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Microsoft Security Bulletin - Server Response To SMTP Client EHLO Command Results In Buffer Overrun (MS02-037)
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- ----------------------------------------------------------------------
Title:      Server Response To SMTP Client EHLO Command Results In
            Buffer Overrun (Q326322)
Date:       24 July 2002
Software:   Microsoft Exchange 5.5
Impact:     Ability to run arbitrary code
Max Risk:   Medium
Bulletin:   MS02-037

Microsoft encourages customers to review the Security Bulletin at: 
http://www.microsoft.com/technet/security/bulletin/MS02-037.asp.
- ----------------------------------------------------------------------

Issue:
======
Technical description: 

The Internet Mail Connector (IMC) enables Microsoft Exchange Server
to communicate with other mail servers via SMTP. When the IMC
receives an SMTP extended Hello (EHLO) protocol command from a
connecting SMTP server, it responds by sending a status reply that
starts with the following:
250-<Exchange server ID>Hello<Connecting server ID> 

Where: 
<Exchange server ID> is the fully-qualified domain name (FQDN) of
the Exchange server <Connecting server ID> is either the FQDN or
the IP address of the server that initiated the connection.

The FQDN would be used if the Exchange5.5 IMC is able to resolve
this  information through a reverse DNS lookup; the IP address
would be used if a reverse DNS lookup was not possible or failed
to resolve the connecting servers IP address. 

A security vulnerability results because of an unchecked buffer
In the IMC code that generates the response to the EHLO protocol
command. If the total length of the message exceeds a particular
value, the data would overrun the buffer. If the buffer were
overrun with random data, it would result in the failure of the
IMC. If, however, the buffer were overrun with carefully chosen
data, it could be possible for the attacker to run code in the
security context of the IMC, which runs as Exchange5.5 Service
Account. 

It is important to note that the attacker could not simply send
Data to the IMC in order to overrun the buffer. Instead, the
Attacker would need to create a set of conditions that would
cause the IMC to overrun its own buffer when it generated the
EHLO response. Specifically, the attacker would need to ensure
that a reverse DNS lookup would not only succeed, but would
provide an FQDN whose length was sufficient to result in the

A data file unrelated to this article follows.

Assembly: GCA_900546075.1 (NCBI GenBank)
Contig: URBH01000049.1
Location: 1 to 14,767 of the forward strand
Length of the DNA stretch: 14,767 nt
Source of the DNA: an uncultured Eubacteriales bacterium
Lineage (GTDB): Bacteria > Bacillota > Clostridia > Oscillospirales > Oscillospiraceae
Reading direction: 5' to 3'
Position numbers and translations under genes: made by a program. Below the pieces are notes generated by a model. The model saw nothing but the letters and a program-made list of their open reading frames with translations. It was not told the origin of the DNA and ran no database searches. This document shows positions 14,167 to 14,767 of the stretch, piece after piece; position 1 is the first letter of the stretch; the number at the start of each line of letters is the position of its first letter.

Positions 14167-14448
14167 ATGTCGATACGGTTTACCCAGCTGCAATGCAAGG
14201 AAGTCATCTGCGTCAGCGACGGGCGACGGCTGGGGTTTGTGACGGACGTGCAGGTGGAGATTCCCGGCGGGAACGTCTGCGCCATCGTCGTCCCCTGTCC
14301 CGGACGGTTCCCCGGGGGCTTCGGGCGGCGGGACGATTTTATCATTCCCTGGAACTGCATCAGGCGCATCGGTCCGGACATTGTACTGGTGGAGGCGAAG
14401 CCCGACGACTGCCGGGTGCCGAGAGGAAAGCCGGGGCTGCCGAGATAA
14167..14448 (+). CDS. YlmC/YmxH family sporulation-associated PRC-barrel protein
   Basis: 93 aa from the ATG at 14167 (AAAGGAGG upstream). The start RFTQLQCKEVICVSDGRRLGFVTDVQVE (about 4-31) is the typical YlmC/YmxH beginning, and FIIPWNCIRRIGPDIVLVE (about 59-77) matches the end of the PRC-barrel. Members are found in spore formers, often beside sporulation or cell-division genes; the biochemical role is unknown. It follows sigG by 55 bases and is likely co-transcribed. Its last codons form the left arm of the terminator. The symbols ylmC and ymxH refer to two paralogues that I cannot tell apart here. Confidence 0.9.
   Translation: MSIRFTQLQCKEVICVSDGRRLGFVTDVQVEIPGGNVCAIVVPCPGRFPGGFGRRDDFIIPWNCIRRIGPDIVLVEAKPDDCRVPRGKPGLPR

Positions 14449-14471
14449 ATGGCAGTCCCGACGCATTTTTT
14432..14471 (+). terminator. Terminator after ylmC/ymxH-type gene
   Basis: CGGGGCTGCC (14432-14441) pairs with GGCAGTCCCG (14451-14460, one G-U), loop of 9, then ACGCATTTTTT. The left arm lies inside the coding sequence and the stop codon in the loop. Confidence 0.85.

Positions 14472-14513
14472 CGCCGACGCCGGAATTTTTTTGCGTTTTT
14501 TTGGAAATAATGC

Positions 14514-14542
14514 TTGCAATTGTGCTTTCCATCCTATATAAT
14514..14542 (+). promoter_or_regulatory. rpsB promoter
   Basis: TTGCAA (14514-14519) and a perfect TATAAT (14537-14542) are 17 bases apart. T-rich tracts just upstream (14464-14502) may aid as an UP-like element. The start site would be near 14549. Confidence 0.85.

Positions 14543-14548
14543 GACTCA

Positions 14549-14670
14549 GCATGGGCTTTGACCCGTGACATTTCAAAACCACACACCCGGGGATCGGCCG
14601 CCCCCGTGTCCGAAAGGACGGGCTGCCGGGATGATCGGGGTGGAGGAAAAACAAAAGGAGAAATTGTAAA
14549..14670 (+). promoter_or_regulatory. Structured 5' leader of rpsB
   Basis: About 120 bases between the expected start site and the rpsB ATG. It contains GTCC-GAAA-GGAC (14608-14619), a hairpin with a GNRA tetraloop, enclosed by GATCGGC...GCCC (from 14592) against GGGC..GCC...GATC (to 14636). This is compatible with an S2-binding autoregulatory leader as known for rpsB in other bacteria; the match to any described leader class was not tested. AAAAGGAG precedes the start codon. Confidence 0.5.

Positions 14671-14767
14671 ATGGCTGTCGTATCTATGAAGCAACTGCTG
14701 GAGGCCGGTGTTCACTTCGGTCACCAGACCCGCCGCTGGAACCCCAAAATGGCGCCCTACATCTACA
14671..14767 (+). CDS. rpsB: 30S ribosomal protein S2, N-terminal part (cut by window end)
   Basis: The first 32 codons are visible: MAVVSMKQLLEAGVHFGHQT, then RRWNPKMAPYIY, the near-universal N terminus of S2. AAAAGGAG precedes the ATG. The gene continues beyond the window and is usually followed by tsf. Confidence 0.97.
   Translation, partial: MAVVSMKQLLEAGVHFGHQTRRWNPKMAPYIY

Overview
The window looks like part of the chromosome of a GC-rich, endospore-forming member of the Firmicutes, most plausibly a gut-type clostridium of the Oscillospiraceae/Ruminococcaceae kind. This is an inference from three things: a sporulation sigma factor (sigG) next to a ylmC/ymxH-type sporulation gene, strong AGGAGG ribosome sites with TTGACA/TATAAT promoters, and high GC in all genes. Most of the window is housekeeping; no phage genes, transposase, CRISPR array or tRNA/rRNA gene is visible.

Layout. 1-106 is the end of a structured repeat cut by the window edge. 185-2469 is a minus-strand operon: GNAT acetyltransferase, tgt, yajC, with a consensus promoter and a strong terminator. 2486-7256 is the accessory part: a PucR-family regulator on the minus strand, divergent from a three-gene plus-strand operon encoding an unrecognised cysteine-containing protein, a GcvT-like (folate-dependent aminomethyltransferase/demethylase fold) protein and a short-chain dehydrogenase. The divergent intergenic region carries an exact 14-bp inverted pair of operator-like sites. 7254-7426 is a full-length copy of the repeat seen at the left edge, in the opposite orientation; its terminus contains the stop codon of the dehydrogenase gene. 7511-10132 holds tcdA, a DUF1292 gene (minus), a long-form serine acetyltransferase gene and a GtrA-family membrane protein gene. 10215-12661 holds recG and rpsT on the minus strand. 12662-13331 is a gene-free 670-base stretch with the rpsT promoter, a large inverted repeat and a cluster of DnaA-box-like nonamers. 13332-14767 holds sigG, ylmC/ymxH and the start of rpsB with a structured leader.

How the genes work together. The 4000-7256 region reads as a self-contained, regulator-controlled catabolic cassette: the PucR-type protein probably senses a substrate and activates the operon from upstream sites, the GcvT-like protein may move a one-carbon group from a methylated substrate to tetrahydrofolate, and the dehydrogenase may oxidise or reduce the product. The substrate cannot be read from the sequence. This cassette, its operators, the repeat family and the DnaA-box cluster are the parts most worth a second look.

buffer overrun. 

Mitigating Factors:
==================== 

 - Creating an environment in which the IMC's reverse DNS lookup
   would not only succeed but also result in the buffer being 
   overrun would be difficult. The attacker could set up a rogue
   DNS server and manually populate the bogus FQDN information
   on it, but in this would require that the attacker have some
   means of forcing the IMC to consult the rogue DNS server when
   performing the reverse DNS lookup.

 - The IMC can be disabled for cases where SMTP support is not
   needed. If this has been done, the vulnerability could not be
   exploited. 

 - Customers can disable Reverse DNS lookup on EHLO by setting a
   registry key as defined in Q190026. The vulnerability could
   not be exploited on a system configured in such a way. 

 - If the buffer overrun caused the IMC to fail, normal service
   Could be restored by restarting the Exchange 5.5 IMC service.


Risk Rating:
============
 - Internet systems: Moderate
 - Intranet systems: Moderate
 - Client systems:   None

Patch Availability:
===================
 - A patch is available to fix this vulnerability. Please read the 
   Security Bulletin at
   http://www.microsoft.com/technet/security/bulletin/ms02-037.asp
   for information on obtaining this patch.

Acknowledgment:
===============
 - Microsoft thanks  Dan Ingevaldson of Internet Security Systems
   http://www.iss.net for reporting this issue to us and working
   with us to protect customers.
- ---------------------------------------------------------------------

THE INFORMATION PROVIDED IN THE MICROSOFT KNOWLEDGE BASE IS 
PROVIDED "AS IS" WITHOUT WARRANTY OF ANY KIND. MICROSOFT DISCLAIMS
ALL WARRANTIES, EITHER EXPRESS OR IMPLIED, INCLUDING THE 
WARRANTIES OF MERCHANTABILITY AND FITNESS FOR A PARTICULAR PURPOSE.
IN NO EVENT SHALL MICROSOFT CORPORATION OR ITS SUPPLIERS BE LIABLE
FOR ANY DAMAGES WHATSOEVER INCLUDING DIRECT, INDIRECT, INCIDENTAL,
CONSEQUENTIAL, LOSS OF BUSINESS PROFITS OR SPECIAL DAMAGES, EVEN
IF MICROSOFT CORPORATION OR ITS SUPPLIERS HAVE BEEN ADVISED OF
THE POSSIBILITY OF SUCH DAMAGES. SOME STATES DO NOT ALLOW THE
EXCLUSION OR LIMITATION OF LIABILITY FOR CONSEQUENTIAL OR 
INCIDENTAL DAMAGES SO THE FOREGOING LIMITATION MAY NOT APPLY.

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